Jesus Christ will return to be the King of kings, and Lord of lords: Revelation 17:14, 19:16. True or false?

None of the following has any relevance where Jesus is concerned, because it’s a fundamental mistake to compare God with the human condition, or compare God with his Creation (Numbers 23:19):- (1) Camel through the eye of a needle (2) Parable of Lazarus and the Rich man (3) You cannot serve God and Mammon The... show more None of the following has any relevance where Jesus is concerned, because it’s a fundamental mistake to compare God with the human condition, or compare God with his Creation (Numbers 23:19):-

(1) Camel through the eye of a needle

(2) Parable of Lazarus and the Rich man

(3) You cannot serve God and Mammon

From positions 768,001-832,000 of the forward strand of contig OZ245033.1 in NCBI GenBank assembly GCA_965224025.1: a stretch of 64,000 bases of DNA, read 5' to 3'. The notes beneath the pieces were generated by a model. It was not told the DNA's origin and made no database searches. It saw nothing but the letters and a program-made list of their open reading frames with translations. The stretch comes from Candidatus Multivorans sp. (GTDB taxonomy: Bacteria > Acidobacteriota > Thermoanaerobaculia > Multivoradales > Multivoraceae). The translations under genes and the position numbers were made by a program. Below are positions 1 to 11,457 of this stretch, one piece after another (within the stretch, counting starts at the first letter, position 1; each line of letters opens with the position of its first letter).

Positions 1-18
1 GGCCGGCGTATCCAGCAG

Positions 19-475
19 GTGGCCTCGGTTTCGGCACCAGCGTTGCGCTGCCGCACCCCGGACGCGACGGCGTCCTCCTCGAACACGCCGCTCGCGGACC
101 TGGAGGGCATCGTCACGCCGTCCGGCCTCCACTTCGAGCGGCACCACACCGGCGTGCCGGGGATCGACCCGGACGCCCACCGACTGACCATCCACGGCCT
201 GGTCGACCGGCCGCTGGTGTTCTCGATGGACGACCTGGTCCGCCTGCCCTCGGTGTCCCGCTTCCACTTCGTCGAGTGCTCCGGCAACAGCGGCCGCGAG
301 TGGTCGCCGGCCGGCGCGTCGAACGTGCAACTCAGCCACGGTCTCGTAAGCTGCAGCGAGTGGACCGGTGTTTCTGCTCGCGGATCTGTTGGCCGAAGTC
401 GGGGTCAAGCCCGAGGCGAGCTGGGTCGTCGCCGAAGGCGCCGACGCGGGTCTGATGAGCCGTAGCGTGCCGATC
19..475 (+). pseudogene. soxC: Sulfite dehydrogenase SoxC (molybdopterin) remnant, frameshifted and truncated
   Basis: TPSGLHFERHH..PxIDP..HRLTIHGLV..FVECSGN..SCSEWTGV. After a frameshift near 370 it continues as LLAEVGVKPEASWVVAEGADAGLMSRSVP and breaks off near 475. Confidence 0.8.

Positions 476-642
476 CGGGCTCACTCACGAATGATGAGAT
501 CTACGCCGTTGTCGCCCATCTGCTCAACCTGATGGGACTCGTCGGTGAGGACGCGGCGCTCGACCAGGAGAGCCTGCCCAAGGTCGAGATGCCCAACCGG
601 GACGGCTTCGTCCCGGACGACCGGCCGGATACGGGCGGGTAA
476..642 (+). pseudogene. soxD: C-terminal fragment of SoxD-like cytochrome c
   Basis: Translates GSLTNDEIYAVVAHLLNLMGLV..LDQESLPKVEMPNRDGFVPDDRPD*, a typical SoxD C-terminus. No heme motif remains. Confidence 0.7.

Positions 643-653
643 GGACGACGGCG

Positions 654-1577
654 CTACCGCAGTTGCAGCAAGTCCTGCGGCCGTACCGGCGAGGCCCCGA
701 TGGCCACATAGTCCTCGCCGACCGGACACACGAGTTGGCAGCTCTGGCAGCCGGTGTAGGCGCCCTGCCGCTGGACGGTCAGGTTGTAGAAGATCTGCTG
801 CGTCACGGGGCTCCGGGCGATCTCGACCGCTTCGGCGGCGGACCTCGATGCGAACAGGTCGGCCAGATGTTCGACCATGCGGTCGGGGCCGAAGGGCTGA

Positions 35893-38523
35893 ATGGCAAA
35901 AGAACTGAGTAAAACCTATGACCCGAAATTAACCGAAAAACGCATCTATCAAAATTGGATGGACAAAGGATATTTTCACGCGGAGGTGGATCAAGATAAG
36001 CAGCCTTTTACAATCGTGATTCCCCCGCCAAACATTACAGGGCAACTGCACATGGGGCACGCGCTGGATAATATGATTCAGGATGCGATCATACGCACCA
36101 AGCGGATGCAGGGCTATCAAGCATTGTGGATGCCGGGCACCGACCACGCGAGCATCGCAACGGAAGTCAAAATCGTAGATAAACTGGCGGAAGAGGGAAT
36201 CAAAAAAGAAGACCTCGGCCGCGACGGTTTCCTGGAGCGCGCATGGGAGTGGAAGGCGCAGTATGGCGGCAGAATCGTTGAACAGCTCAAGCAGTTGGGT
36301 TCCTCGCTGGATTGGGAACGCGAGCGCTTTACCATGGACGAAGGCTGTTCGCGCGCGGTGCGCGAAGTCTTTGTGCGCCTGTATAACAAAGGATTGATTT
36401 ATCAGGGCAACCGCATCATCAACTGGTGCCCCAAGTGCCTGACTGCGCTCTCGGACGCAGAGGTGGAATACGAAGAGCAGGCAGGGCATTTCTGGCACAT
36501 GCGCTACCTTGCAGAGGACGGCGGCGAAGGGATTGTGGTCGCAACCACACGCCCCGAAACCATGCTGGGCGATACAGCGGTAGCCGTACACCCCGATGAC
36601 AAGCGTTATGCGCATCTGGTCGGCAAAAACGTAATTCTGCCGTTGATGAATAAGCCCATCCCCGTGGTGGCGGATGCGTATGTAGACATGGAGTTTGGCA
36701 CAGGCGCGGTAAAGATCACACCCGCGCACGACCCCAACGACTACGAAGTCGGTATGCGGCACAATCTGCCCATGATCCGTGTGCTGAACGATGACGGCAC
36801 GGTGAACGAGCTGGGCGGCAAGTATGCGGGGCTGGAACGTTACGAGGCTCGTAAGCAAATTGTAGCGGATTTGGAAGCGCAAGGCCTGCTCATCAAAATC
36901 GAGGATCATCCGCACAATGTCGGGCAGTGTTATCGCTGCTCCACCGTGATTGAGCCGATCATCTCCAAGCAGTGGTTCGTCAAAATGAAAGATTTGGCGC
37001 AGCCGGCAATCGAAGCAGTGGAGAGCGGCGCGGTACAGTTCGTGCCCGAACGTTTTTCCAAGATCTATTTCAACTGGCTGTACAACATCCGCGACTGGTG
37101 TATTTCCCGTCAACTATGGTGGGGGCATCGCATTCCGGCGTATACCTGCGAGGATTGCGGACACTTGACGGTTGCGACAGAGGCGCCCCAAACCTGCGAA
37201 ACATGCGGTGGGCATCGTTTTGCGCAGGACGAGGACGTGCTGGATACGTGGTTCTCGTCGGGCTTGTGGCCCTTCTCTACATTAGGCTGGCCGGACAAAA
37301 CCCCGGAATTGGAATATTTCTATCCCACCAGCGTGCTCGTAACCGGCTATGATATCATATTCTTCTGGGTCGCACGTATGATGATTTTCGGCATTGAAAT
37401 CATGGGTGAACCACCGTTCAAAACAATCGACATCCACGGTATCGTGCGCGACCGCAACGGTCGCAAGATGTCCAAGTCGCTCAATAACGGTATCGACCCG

The examples 1-3 are only valid in their proper context, but none of these are valid out of context.

For example, they are not valid in the context of Christ returning to establish his Kingdom on the earth.

Because in order to do that Jesus still needs to have a certain amount of wealth and power, which are necessary criteria to legitimise his Reign for the next Millennium.

Like any Constitutional Monarchy Jesus still needs to have a certain amount of wealth and power in order to legitimise the Millennial kingdom of Christ.

No pauper can ever play his role as the “King of kings” unless he had a certain amount of wealth and power; in which case, he wouldn’t be a pauper at all.

To summarise, Jesus still requires a certain degree of wealth and power to legitimise his Millennial reign as the King of kings.

True or false?
3 answers 3